- Is The Luton Protest Just Wrong?
Some on here are all to willing to accept that the ranting of these Muslim protestors is just a “lunatice fringe” and not representative of Muslims as a whole.
However they are all to ready to accept that the acts of some soldiers are representative of both the UK and US armed forces as a whole.Posted 9 years ago
Why do you? To make crass generalisations easier?
No – I am talking about those at the very top. They are working towards the same objectives, the same plan. Hence the British support for rendition flights for example, and those at the top of the British army not willing to speak out about the crimes in Iraq. More recent examples of torture currently in the news also demonstrate this.
Blair and Bush always emphasised that it was a “coalition of the willing” no? We are also the coalition of the torturers, although no, I say it again as I already have done twice before, I do not hold the regular Army to account. I don’t know how many times I have to say I am not generalising, I am looking at the actions of those at the very top.Posted 9 years ago
Which brings us back nicely to the OP.
Were the protestors right to protest?
Well they were protesting at people who do not decide where and when to fight but who believe, maybe sometimes rightly or sometimes wrongly, that they are signing up to protect the British people. So I would say no, and that we need to find peaceful ways to stop the decision makers and stand up and say no to the decision makers.Posted 9 years agosootyandjimMember
Tonga were in the CoW, do they share the blame for rendition flights? What about those two Icelandic ‘military’ nurses (Iceland has no formal military) who were working with the British in Basrah (and lovely they were too), were they really nasty torturesses by proxy?Posted 9 years agoCoyoteSubscriber
Ok, breezed through the latest offerings and it would seem that all the allegations surround Abu Ghraib. We KNOW that outrageous abuses of human rights happened there. A good number of US soldiers have rightly been jailed and booted out of the army as a result. However I am not seeing anything to support your statement that the British and American soldiers are sadistic paedophiles.Posted 9 years ago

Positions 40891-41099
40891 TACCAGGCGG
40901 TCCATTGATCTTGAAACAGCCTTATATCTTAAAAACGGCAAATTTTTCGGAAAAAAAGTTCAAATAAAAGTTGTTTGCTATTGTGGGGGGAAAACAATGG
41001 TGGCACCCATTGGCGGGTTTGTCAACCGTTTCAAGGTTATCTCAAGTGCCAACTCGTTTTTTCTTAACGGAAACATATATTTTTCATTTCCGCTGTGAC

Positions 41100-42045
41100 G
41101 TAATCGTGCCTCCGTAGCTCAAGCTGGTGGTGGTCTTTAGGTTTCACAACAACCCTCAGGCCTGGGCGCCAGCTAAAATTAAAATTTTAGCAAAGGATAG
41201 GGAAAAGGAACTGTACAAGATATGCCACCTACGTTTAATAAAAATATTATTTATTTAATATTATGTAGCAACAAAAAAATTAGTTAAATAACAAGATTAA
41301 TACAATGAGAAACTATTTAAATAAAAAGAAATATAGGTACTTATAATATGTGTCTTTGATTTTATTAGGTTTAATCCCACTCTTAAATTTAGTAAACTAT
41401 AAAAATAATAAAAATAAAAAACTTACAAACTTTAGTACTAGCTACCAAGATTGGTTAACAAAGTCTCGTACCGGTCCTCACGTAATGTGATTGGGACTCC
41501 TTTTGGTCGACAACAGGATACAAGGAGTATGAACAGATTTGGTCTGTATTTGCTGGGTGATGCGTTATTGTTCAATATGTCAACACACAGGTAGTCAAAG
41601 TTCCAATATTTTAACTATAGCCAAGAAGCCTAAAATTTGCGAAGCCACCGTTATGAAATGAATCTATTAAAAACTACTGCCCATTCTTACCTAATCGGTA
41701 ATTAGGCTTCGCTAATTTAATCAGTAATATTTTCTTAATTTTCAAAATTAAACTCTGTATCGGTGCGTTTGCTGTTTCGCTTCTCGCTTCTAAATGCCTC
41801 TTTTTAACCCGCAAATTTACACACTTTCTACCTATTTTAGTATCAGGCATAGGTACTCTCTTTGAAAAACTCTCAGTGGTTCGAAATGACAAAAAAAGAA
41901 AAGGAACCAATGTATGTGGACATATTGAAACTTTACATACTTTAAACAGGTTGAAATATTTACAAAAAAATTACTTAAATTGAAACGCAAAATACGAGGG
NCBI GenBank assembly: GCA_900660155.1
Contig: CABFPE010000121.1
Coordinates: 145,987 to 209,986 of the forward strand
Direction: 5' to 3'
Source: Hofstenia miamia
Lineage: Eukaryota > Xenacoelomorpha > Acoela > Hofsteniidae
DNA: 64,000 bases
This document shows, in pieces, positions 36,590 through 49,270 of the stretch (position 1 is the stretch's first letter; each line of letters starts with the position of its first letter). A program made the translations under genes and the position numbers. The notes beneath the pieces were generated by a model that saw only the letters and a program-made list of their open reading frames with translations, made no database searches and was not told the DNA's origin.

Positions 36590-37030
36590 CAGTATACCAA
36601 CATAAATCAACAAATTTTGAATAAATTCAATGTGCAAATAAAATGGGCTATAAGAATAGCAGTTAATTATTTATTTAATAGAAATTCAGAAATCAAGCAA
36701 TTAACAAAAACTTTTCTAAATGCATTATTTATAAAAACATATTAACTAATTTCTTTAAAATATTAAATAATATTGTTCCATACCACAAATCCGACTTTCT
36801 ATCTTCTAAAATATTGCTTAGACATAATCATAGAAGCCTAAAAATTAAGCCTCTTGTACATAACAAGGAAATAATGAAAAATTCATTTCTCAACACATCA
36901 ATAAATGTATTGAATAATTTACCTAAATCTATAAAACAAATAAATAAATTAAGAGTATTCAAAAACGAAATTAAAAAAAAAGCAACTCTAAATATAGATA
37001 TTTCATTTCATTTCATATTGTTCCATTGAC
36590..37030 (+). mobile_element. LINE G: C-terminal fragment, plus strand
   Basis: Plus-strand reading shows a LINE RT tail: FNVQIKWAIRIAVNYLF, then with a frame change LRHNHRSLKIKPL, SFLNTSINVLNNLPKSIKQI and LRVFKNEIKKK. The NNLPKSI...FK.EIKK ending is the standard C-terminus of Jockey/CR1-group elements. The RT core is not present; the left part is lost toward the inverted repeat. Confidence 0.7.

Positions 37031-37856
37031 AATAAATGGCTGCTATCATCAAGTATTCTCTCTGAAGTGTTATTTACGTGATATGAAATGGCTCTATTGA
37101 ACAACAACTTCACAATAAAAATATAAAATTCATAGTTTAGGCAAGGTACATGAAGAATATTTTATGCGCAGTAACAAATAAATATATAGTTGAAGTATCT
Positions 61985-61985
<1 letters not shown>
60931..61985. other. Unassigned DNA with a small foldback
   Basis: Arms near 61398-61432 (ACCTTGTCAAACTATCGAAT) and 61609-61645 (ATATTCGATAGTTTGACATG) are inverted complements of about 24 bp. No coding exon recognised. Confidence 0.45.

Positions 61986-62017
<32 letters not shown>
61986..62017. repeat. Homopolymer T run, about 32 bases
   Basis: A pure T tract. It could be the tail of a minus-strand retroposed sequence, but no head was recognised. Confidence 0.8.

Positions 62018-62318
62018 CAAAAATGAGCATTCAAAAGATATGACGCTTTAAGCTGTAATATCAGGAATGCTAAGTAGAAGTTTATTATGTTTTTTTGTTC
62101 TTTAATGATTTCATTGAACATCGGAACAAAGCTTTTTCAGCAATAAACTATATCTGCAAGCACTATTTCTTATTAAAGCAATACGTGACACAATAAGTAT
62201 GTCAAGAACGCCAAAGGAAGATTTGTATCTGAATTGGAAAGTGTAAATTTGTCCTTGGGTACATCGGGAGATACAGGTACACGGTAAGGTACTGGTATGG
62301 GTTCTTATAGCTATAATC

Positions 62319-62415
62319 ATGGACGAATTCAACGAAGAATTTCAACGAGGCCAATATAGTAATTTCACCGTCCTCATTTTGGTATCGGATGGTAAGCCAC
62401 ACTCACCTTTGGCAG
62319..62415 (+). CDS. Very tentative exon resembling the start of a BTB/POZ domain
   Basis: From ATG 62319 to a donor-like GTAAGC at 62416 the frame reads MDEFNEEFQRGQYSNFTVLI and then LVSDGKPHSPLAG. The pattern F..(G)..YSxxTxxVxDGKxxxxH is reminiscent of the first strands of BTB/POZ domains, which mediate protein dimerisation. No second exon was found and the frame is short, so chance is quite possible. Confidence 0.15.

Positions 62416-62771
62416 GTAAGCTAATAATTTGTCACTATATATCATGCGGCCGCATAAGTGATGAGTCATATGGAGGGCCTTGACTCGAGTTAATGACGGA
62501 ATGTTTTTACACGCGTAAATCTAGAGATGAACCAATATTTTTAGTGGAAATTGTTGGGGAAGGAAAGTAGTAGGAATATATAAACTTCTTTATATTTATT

Hi – I can’t see where I wrote that so I will sign off now. This isn’t going anywhere.
I did of course write this
“What is the best way to try and educate the public about the fact that it was British and American policy not just to torture male Iraqis, but to rape and torture the children of women in front of the women prisoners. (Seymor Hersh, the journalist who revealed the initial photos, and has watched all the videos, has been touring the US lecturing on what he saw on video but that was not reported in the press.)”
So I do feel what I should have written in the first place, and what I have been trying to say in subsequent posts, but clearly failing to do, was that while American soldiers comitted atrocities towards male, female and child prisoners of war, those at the very top stood by and did nothing to prevent it.
There are only so many times I can say I do not hold the British troops to account, so I’ll sign off now. The word “policy” was wrong in this instance, as to me it means one thing and to others another, so yes, here is my apology for using that word when trying to describe something slightly different.
I have given you the links to Pulitzer Prize winning journalist Seymour Hersh to back up my claims, but if that is not enough then we have to try and peacefully agree that we do not agree on this.
Peace to youPosted 9 years agosurferMember
those at the very top stood by and did nothing to prevent it.
Whilst indefensible is not the same as:
the fact that it was British and American policy not just to torture male Iraqis, but to rape and torture the children of women in front of the women prisoners
That is my point. Reaction to circumstances is not the same as creating a policy from the outset or even a broad policy during the conflict.Posted 9 years ago
Terrible things happen in wars and its testimony to our sense of what is right and wrong that these are seen (in the benefit of the “cold light of day”) as outrageous and appalling and whilst I wouldn’t necessarily defend the outrages you refer to there is an argument that our soldiers are confronted with a hostile and murderous enemy and their responses are coloured by that.HTTP404Member
The word “policy” was wrong in this instance, as to me it means one thing and to others another, so yes, here is my apology for using that word when trying to describe something slightly different.
I could only interpret the use of the word “policy” in one way. And to say you’re only describing something slightly different is incredible. In the former it sounds like you’re stating it’s the responsibility of the governments and on the other you step back and say (No) just the top brass of the US and British army. Is this actually realistic?
Or is it realistically more like the actions of collective individuals whom the top brass in the army has tried to hush?Posted 9 years ago
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